Poll: GOP Voters More Confident, Hopeful than Democrats About 2018 Midterms

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A Morning Consult poll released on Monday revealed that Republican voters are more confident and hopeful than Democrats regarding the 2018 midterm elections.

Sixty-one percent of Republican voters feel confident about the 2018 midterms elections, compared to 43 percent of Democrats who feel uncertain about the 2018 midterms. The establishment media and Democrats have projected that a “blue wave” will take over the House in November, however, even former President Bill Clinton cautioned that is is now “impossible to tell” if Democrats will sweep the midterm elections.

Fifty-six percent of GOP voters also feel proud and happy regarding the 2018 midterm elections, while 61 percent of Democrats remain worried and 58 percent of Democratic voters are frustrated. Forty percent of Democrats feel hopeless when asked about the midterm elections, compared to one-quarter of Republicans who feel hopeless. Thirty-six percent of Democrats also feel depressed regarding the 2018 midterms, while 16 percent of Republican voters feel depressed.

Another poll conducted by the Wall Street Journal/NBC showed that President Donald Trump’s approval rating rose to the highest level of his presidency. President Trump’s approval rating rose to 45 percent, which is up one percent from June. Eighty-eight percent of Republican voters approve of President Trump’s job performance. Only former President George W. Bush, in the aftermath of the September 11, 2011, terrorist attacks, had the same level of support within his own party at the same point in his presidency.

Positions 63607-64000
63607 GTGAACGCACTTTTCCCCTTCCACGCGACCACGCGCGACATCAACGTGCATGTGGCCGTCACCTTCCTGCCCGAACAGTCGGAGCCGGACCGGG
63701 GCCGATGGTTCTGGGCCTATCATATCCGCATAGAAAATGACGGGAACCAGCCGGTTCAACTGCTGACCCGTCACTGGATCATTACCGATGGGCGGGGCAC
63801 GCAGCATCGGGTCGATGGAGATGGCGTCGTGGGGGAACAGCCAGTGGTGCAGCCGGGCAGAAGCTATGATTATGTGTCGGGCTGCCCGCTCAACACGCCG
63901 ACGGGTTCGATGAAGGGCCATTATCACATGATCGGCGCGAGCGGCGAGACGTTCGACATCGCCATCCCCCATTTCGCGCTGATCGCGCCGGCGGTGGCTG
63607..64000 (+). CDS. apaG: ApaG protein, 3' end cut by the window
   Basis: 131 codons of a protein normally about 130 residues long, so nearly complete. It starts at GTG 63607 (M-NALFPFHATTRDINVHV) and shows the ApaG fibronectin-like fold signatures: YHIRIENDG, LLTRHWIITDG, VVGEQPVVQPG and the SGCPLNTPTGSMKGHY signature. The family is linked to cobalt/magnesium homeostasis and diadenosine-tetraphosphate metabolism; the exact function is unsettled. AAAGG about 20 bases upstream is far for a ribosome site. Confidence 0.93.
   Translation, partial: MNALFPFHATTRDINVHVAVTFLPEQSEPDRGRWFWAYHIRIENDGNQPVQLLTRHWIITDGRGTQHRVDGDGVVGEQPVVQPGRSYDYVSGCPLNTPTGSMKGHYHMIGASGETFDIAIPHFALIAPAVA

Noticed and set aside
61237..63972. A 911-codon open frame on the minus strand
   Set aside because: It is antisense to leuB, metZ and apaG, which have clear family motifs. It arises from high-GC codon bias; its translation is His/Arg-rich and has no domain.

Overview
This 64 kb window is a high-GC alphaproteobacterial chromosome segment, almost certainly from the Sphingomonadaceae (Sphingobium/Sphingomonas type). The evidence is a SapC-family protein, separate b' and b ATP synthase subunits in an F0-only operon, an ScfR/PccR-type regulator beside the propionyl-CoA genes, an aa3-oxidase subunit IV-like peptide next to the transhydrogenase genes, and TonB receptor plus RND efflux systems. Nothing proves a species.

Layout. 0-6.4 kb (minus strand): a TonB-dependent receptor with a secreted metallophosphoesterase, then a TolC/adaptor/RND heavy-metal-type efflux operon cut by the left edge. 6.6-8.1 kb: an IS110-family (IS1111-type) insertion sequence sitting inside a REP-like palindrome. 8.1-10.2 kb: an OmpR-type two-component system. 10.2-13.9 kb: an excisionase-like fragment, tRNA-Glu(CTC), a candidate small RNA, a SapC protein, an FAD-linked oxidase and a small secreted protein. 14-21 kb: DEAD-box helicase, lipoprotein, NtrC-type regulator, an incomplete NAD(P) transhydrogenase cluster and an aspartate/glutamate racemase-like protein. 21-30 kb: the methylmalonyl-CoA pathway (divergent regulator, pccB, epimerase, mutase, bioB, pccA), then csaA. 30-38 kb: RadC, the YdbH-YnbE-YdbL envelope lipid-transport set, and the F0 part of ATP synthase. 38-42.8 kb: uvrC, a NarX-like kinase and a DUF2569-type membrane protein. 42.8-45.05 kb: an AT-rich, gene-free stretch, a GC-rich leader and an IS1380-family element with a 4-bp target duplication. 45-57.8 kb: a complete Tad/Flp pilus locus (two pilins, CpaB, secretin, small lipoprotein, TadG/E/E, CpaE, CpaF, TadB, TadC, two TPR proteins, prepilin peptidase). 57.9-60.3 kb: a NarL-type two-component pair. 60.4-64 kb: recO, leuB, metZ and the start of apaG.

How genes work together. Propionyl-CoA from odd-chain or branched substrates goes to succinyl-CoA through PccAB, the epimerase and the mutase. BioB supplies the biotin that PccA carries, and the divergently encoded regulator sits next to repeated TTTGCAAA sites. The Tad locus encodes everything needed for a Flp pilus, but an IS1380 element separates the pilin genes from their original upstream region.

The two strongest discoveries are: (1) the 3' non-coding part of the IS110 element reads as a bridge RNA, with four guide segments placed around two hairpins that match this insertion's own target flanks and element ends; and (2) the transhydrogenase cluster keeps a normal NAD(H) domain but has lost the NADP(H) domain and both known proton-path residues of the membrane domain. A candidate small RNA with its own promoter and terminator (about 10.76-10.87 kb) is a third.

Some political analysts have suggested that the Democrats’ negativity might lead to higher turnout for the 2018 midterm elections.

Masha Krupenkin, a political scientist and Ph.D. student at Stanford University, said, “People tend to feel very differently about government and politics when their party is out of power, and so that might really influence some turnout in the midterms.”

“Humans tend to have this negativity bias that’s very well-documented in psychology that negative information drives our actions and motivations much more than positive information,” Krupenkin added.

In contrast, President Donald Trump tweeted in late June that a “Red Wave,” not a blue wave is coming in November.

Trump said, “We can pass great legislation after the Red Wave!”

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